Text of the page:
Section 143(1) Intimation cannot be reopened u/s 147 without Fresh Material


As per ITATONLINE.ORG – The assessee filed a ROI in which it claimed Section 80HHC deduction of Rs. 13.35 crores. The AO accepted the ROI u/s 143(1). He thereafter reopened the assessment u/s 147 on the ground that the sale proceeds of the quota was wrongly considered as export turnover and that it was business profits and 90% thereof had to be reduced u/s 80HHC. The assessee challenged the reopening on the ground that as there was no “fresh material“, the AO had no jurisdiction to reopen the Sec 143 (1) Intimation. This was upheld by the Tribunal by relying on Kelvinator of India 320 ITR 561 (SC). On appeal by the department to the High Court, HELD dismissing the appeal:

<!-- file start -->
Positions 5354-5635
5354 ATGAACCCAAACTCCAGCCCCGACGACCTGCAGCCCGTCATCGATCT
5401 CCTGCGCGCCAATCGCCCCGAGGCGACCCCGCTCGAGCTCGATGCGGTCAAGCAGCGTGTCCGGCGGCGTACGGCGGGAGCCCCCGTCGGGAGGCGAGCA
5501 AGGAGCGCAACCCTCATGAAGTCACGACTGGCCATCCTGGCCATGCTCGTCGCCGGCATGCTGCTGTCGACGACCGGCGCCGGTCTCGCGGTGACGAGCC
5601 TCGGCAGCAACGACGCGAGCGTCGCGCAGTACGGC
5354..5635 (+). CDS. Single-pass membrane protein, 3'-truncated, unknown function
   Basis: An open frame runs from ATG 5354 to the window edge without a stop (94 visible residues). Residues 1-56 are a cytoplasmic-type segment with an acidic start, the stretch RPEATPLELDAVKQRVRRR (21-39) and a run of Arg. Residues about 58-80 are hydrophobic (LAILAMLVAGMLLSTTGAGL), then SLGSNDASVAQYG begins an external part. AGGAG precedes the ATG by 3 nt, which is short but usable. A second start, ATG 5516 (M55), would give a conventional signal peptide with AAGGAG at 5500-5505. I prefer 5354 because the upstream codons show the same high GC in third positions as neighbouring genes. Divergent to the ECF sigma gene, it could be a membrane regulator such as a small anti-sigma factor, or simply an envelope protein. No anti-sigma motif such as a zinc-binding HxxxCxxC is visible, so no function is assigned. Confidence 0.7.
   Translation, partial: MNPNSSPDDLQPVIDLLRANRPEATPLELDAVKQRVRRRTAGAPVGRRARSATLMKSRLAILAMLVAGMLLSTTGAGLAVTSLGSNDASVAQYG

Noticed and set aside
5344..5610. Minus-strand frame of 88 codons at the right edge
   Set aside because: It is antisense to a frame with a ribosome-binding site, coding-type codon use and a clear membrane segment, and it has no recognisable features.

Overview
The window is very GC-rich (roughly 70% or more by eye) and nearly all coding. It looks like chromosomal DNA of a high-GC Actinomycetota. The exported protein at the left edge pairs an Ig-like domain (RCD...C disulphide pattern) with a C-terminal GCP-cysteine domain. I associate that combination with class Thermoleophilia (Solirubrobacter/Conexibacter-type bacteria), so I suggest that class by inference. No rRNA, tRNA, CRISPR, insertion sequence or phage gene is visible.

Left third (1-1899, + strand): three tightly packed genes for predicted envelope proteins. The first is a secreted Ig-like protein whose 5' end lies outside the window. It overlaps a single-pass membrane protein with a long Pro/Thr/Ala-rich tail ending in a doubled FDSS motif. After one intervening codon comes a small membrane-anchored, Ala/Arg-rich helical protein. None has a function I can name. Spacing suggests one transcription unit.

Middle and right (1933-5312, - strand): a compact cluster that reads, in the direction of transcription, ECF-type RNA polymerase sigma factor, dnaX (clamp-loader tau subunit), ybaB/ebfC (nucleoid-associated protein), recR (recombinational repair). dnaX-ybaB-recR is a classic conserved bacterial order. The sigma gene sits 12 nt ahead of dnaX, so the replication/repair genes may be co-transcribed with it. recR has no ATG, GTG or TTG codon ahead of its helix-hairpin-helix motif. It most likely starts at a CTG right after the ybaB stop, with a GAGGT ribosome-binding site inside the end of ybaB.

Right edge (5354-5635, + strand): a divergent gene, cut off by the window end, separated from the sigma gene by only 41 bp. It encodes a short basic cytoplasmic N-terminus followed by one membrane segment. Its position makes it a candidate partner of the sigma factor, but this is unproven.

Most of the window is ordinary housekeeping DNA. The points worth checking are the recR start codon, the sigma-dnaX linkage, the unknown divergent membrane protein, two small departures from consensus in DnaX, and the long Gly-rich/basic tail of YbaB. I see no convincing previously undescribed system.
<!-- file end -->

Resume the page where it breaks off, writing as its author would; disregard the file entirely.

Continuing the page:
Section 147 permits an assessment to be reopened if there is “reason to believe“. It makes no distinction between an order u/s 143(3) or an Intimation u/s 143(1). Accordingly, it is not permissible to adopt different standards while interpreting the words “reason to believe” vis-à-vis s. 143(1) and s. 143(3). The department’s argument that the same rigorous standards which are applicable in the interpretation of the expression when it is applied to the reopening of a s. 143(3) assessment cannot apply to a s. 143(1) Intimation is not acceptable because it would place an assessee whose return is processed u/s 143(1) in a more vulnerable position than an assessee in whose case there is a full-fledged s. scrutiny assessment u/s 143(3). Whether the return is put to scrutiny or is accepted without demur is not a matter which is within the control of assessee. An interpretation which makes a distinction between the meaning and content of the expression “reason to believe” between a case where a s. 143(3) assessment is made and one where an Intimation u/s 143(1) is made may lead to unintended mischief, be discriminatory & lead to absurd results. In Kelvinator 320 ITR 561 (SC) it was held that the term “reason to believe” means that there is “tangible material” and not merely a “change of opinion” and this principle will apply even to s. 143(1) Intimations. On facts, the AO reached the belief that there was escapement of income “on going through the ROI” filed by the assessee. This is nothing but a review of the earlier proceedings and an abuse of power by the AO. There is no whisper in the reasons recorded of any tangible material which came to the possession of the AO subsequent to the issue of the Intimation. It reflects an arbitrary exercise of the power conferred u/s 147 (Rajesh Jhaveri Stock Brokers 291 ITR 500 (SC) distinguished)

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